If a tenant receives a notice relying on ground (f), then it should immediately ask the landlord for evidence of its intention to demolish and/or reconstruct. That evidence should be fairly substantial. The landlord should already either have proposals for a planning application, have submitted a planning application, or have planning permission. Contractors should, perhaps, have been lined up. Professional consultants should already have been instructed, particularly if the building is a listed building or is in a conservation area. Surveyors should have been instructed; plans should have been drawn. In the current climate the tenant should also ask the landlord to show that it can afford to undertake the development in question. Funding is very difficult and it may well be that whilst the landlord has great plans for the property, it cannot actually finance them.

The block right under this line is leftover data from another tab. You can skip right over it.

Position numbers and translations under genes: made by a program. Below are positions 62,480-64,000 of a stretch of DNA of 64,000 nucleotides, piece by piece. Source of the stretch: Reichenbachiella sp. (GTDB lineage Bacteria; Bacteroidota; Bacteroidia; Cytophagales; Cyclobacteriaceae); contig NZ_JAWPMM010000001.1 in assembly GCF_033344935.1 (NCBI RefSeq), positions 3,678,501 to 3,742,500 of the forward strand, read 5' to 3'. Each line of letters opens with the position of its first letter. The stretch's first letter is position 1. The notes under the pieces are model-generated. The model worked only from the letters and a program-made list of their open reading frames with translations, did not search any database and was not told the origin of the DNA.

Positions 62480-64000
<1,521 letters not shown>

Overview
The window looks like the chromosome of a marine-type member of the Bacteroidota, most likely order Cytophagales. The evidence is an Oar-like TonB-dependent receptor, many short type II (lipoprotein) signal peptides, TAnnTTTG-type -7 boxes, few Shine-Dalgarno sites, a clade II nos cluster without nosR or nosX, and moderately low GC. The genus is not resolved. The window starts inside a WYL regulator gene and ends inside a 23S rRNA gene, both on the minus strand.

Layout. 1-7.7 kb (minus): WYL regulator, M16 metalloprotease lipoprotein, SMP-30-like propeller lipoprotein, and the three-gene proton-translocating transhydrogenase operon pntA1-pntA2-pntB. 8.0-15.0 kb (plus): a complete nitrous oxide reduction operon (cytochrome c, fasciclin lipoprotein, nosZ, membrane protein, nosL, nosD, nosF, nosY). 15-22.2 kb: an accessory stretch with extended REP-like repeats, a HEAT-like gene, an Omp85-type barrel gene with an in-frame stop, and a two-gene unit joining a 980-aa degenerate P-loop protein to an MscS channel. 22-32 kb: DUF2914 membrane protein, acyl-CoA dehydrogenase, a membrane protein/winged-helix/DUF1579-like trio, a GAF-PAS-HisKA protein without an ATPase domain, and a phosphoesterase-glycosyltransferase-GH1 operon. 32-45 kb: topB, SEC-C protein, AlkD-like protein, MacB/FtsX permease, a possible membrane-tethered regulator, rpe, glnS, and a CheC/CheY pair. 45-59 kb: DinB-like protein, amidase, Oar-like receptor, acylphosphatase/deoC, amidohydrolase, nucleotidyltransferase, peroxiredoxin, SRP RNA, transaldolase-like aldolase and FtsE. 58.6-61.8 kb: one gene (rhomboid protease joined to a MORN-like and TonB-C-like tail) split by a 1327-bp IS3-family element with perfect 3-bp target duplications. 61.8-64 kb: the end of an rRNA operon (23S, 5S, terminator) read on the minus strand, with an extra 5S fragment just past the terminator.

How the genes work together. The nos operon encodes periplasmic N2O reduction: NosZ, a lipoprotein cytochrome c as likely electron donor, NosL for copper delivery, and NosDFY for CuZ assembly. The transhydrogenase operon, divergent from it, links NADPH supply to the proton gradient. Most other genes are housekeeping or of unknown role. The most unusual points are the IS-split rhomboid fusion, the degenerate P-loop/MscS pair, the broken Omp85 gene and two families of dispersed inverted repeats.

Finally, ground (g) is “owner occupation”. If the landlord has owned the property for five years or more then it can oppose a lease renewal request from the tenant on the grounds that it is going to occupy the property for business or residential purposes.
If a tenant receives a section 25 notice, hostile or otherwise, from a landlord it should take legal and surveying advice. Service of a notice may not only oppose or encourage a lease renewal, but it also can affect the rent payable, as it entitles the landlord to interim rent.
Thankfully in 2004 when amendments were made to the 1954 Act, interim rent, which is the current market rent for the premises, can now be more or less than the passing rent. Previously, it had to be the same as or more than the passing rent. Thankfully tenants now reap the rewards of a poor market and interim rent can be less than that which is currently paid at the expiry of the contractual term if a section 25 notice is served by the landlord or a section 26 request is made by the tenant. If a tenant is in a falling market and its lease is reaching its contractual termination date, then it would be sensible to serve a section 26 request as early as possible, simply to trigger a rent reduction by the introduction of interim rent.
Despite substantial amendments in 2004, the 1954 Act is still a minefield of dates, complicated calculations, notices and counter-notices. However, the Act did and does protect tenants and should be used accordingly.
Alison Mould, Partner, Fladgate LLP (firstname.lastname@example.org)